How much value does a tree add to a property?

The imposing trees on your property provide more than beauty — they increase the value of your home. Several recent national surveys show that mature trees in a well-landscaped yard can increase the value of a home by 7 to 19 percent. The good news for gardeners is that most mature, healthy trees will add value to a property. As sociologist Kathleen Wolf points out in an article (opens in a new tab) for Arborist News, “houses with trees are generally preferred to comparable houses without trees, and the trend according to studies is a price increase of around 7%.

Trees can add value to your home, help cool your home and neighborhood, stop cold winds to reduce heating costs, and provide food for wildlife. When you have time on your side, young trees will be your best option, as they will offer you an economical upfront cost that will make the value of your property increase much more as the tree matures. Mackintosh, for example, once sold a house with a very old ginkgo tree that was considered to be one of the oldest ginkgo trees in Maryland. A beautiful, mature tree isn't just one of the best ways to add value to your home: trees add aesthetic value to any backyard or front yard.

Studies show that districts with trees scored positively compared to other districts without trees, despite having the same level of care. New Yorkers looked for trees of unusual size and age, those related to historic monuments and trees of unusual species or locations. The bottom layer should look green if the tree is alive, and it will be brown and dry if the tree has died. Volunteers who learned about the planting of trees through local newspaper articles came on Arbor Day to wrap logs, water, mulch and stake 40 large trees that were planted on major streets.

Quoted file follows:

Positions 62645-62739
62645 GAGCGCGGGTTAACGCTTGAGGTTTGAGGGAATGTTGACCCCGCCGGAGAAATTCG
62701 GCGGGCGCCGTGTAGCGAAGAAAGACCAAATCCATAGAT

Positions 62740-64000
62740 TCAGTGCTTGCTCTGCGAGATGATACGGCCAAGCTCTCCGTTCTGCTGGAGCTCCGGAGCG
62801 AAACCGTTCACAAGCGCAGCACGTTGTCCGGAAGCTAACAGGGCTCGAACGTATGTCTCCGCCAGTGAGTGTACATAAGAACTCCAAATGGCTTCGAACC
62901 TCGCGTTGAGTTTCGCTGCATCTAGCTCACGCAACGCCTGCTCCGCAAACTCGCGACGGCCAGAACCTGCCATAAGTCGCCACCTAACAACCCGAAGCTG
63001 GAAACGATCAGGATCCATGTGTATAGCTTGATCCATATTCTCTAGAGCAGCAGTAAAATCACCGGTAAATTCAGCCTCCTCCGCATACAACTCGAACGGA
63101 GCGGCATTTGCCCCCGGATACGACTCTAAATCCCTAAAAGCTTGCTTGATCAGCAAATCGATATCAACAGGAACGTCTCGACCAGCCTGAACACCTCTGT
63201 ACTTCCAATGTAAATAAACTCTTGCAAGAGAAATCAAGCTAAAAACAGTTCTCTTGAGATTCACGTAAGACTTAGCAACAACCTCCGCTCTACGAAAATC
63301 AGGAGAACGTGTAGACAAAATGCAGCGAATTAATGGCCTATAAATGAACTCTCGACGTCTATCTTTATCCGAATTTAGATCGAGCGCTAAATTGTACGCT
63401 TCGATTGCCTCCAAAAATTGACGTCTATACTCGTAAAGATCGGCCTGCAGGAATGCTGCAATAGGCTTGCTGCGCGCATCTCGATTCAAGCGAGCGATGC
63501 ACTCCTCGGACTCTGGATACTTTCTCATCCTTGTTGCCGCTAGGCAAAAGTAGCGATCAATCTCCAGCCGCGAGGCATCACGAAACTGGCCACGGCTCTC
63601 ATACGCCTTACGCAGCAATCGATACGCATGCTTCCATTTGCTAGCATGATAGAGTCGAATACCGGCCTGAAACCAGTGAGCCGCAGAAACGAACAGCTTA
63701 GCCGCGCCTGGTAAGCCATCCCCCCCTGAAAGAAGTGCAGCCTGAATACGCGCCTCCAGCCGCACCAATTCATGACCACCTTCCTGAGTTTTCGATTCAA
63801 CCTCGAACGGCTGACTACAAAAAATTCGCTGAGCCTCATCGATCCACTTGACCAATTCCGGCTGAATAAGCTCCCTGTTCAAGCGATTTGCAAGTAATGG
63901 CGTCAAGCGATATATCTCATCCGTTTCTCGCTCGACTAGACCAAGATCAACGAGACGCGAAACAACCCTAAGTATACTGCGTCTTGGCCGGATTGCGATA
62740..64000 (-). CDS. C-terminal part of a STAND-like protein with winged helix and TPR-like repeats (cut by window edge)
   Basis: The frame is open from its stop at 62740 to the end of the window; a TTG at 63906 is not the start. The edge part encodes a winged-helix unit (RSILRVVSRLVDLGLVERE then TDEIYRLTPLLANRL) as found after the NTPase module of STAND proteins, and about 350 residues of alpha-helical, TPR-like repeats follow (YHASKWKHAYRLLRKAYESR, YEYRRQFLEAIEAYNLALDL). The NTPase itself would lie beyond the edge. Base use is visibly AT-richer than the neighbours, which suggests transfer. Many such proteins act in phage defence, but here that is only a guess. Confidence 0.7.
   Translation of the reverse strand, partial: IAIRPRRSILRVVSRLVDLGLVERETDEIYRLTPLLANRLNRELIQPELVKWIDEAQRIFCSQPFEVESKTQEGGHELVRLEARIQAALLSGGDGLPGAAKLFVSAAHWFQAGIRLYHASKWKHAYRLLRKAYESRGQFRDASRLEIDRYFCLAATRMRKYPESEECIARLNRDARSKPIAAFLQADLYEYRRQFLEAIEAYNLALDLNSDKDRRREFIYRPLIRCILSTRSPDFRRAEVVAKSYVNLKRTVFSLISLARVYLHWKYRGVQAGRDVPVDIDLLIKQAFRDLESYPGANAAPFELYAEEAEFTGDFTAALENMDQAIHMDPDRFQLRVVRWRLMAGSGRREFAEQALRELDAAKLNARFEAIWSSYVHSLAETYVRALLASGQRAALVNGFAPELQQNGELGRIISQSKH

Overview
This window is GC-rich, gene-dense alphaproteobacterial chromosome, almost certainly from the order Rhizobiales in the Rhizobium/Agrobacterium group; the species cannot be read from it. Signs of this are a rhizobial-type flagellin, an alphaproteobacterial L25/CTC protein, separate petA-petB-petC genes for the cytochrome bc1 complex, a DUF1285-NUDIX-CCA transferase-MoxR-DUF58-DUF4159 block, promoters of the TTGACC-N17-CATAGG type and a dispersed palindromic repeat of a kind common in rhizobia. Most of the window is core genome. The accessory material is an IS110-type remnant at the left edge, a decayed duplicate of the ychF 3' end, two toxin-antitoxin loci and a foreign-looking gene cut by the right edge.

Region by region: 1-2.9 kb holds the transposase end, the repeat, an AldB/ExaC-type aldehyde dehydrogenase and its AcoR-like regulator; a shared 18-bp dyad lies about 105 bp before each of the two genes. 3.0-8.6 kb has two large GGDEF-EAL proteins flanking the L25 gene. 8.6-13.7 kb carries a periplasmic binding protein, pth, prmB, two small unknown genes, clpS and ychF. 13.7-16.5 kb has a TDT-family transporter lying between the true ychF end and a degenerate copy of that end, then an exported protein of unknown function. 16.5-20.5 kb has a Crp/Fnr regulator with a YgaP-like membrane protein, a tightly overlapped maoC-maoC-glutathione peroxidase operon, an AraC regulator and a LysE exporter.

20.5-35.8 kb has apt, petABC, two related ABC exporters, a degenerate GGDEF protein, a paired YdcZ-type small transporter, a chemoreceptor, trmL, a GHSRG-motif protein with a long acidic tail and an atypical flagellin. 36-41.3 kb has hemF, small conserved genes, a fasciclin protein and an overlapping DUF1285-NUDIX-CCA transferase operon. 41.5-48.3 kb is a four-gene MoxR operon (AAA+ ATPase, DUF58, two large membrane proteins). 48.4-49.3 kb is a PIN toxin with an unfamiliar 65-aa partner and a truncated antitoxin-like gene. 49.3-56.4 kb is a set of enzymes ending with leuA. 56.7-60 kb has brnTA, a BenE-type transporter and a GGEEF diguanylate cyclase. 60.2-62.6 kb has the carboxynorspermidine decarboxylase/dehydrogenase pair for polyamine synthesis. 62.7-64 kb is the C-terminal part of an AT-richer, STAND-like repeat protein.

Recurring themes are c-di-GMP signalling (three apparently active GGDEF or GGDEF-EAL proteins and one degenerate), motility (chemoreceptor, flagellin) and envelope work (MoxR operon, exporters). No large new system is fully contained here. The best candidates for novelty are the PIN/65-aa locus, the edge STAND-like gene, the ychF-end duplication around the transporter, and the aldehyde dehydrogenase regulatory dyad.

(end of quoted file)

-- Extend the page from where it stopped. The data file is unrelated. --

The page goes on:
In the listing description itself, describe the unique and positive aspects of your trees, including a recent health certificate from a tree evaluator, the age of the tree, or any unusual and sought-after tree species that adorns the property. While many residential trees will thrive for 10 to 20 years or much longer, damage from diseases or storms kills trees and makes them unsafe to have near your home. Fruit trees are very valuable, and if cherry, plum or apple trees thrive where you live, you can't go wrong with a mini orchard (or even just one tree). After the first year, many types of trees benefit from additional tree fertilizers, such as a multi-purpose plant food, to supplement nutrients naturally present in the soil.

Much of this method is based on determining the “condition class” of the tree; basically, a healthy, thriving tree will always add more value than one that is sick or, in general, in poor condition.